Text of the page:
In 1968 I took a break from journalism to be a Congressional Fellow, a program that brings journalists and political scientists to Washington for a year to learn something about how Congress operates. I ended up in the Senate office of Vice President Hubert H. Humphrey, becoming in effect an assistant press secretary.

It was a tumultuous year, with Senators Eugene McCarthy and Robert Kennedy challenging President Lyndon Johnson in the early 1968 primaries, mostly over Vietnam.

As Washington Becomes a Political War Zone, Look for More Talk of Moving the National Government Out of DC

While President Trump has been an ever more polarizing figure in Washington since November 8, 2016, it was clear from the start that the nation’s capital has become ever more hostile to Republicans. The city has gone from 2016’s “We don’t want you here, Mr. Trump” to the current “You and your people are not welcome to live in our neighborhoods or eat in our restaurants.”

See this post from three days after the election that was an early warning to President Trump and his administration:

No Warm Welcome to Washington for You, Mr. Trump

“She Was Sly, Shrewd, Secretive, Insightful, and Unbelievably Funny”

From a Washingtonian interview with Stephen Rosenfeld, editor of the Washington Post editorial page, in June 2000:

Q. Who were the stars at the Post during your four decades?

A. Meg Greenfield was most special for me. As editorial page editor,  she had a quicksilver mind and greater penetration of issues than any other journalist I’d seen. She was sly, shrewd, secretive, insightful, and unbelievably funny. She had her moods, but she examined policies and programs deeply, as well as the human condition broadly.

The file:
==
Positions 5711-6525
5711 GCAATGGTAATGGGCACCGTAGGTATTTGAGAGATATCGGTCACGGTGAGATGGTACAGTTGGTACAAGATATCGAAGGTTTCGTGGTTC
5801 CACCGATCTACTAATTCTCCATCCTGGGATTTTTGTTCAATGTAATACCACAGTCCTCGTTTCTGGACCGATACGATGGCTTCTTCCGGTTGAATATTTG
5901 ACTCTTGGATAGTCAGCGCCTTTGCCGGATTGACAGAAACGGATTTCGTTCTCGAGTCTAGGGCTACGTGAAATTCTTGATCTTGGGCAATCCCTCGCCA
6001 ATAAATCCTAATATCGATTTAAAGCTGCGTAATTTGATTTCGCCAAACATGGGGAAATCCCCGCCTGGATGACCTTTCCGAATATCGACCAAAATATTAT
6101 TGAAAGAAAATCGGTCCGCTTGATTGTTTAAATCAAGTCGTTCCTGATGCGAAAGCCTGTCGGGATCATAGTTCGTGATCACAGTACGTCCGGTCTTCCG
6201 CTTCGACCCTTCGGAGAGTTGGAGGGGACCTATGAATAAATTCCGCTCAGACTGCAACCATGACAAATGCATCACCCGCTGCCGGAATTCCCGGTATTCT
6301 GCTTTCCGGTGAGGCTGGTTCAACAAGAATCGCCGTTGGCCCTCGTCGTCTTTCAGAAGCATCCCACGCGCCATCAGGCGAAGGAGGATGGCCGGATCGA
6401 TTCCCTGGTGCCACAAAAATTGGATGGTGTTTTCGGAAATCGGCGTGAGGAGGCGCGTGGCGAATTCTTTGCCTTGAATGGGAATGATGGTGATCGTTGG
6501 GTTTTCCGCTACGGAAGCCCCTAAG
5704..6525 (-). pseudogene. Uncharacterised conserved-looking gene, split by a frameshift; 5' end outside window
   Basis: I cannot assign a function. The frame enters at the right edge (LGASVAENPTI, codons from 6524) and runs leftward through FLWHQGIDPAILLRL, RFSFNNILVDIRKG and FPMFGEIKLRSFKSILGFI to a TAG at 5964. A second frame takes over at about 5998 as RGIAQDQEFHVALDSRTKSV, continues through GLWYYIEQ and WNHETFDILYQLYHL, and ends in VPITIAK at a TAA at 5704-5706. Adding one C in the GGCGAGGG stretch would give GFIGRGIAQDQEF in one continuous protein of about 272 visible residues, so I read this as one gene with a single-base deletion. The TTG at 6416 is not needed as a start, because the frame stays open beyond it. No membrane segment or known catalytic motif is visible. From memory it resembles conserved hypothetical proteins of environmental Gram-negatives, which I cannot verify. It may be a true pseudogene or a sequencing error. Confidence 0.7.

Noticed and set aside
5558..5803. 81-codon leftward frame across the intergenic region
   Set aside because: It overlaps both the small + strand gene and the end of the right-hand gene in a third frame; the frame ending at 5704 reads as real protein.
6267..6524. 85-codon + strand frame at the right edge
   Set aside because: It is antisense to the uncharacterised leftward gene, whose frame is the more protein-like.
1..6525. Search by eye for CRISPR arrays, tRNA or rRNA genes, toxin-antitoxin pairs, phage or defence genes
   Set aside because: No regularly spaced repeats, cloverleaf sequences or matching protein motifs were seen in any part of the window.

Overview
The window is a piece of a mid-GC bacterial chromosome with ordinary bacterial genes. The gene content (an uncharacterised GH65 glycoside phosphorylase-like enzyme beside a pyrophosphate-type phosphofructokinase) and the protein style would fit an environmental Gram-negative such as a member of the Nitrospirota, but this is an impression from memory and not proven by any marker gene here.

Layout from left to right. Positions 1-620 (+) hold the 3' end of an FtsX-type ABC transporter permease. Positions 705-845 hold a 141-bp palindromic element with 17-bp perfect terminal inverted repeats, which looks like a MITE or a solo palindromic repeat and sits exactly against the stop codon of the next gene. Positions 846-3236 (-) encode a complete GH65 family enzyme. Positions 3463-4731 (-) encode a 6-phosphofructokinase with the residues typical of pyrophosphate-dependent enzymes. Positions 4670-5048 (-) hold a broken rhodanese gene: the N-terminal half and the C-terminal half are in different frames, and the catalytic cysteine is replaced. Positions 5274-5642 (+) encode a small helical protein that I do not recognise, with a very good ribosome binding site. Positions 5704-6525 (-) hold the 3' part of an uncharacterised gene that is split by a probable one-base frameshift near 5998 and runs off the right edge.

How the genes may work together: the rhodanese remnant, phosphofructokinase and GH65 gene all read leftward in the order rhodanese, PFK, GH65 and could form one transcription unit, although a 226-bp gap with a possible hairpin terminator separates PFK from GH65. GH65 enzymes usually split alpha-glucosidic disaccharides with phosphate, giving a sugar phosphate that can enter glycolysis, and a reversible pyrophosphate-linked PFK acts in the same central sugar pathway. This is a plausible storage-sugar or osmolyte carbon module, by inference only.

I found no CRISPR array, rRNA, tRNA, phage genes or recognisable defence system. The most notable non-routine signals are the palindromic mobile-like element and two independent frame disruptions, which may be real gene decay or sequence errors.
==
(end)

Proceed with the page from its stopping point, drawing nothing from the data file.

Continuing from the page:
No, You Can’t Tell Much About a Writer By Listening to Him

In the preface to the book, Editor to Author: The Letters of Maxwell E. Perkins, the legendary book editor is quoted as saying: “You can tell more about a writer by listening to him than by reading something he wrote.”

Perkins dealt mostly with fiction writers, which may be why that seems so at odds with what I found working with writers. Early on as an editor, I got burned time after time by relying too much on how well a writer talked about a story. After paying too many kill fees, I learned to talk with prospective writers but then read what they previously had written before saying yes to a story.

Annals of the Magazine Sub Game—Not the Atlantic, Too!

The Atlantic under the ownership of David Bradley ran one of the saner circulation departments: You paid $24 for one year (10 issues) and there was none of the let’s-see-how-dumb-the-reader-is salesmanship increasingly used by other magazines.

But a note I got today from a literary agent suggests that the Atlantic, now owned by Lauren Powell Jobs, wife of the late Steve Jobs, may be moving toward getting renewals that new way. His sub expires in November but the Atlantic says: RENEW NOW….When you renew today, we will upgrade you to our premium Print+Digital subscription—absolutely FREE, with no additional cost or obligation. Claim your free upgrade….So act now to take advantage of this special offer—and start enjoying your new exclusive benefits! Renew Now.” No more low-key David Bradley—lots of the new FREE-ACT NOW-SPECIAL OFFER salesmanship.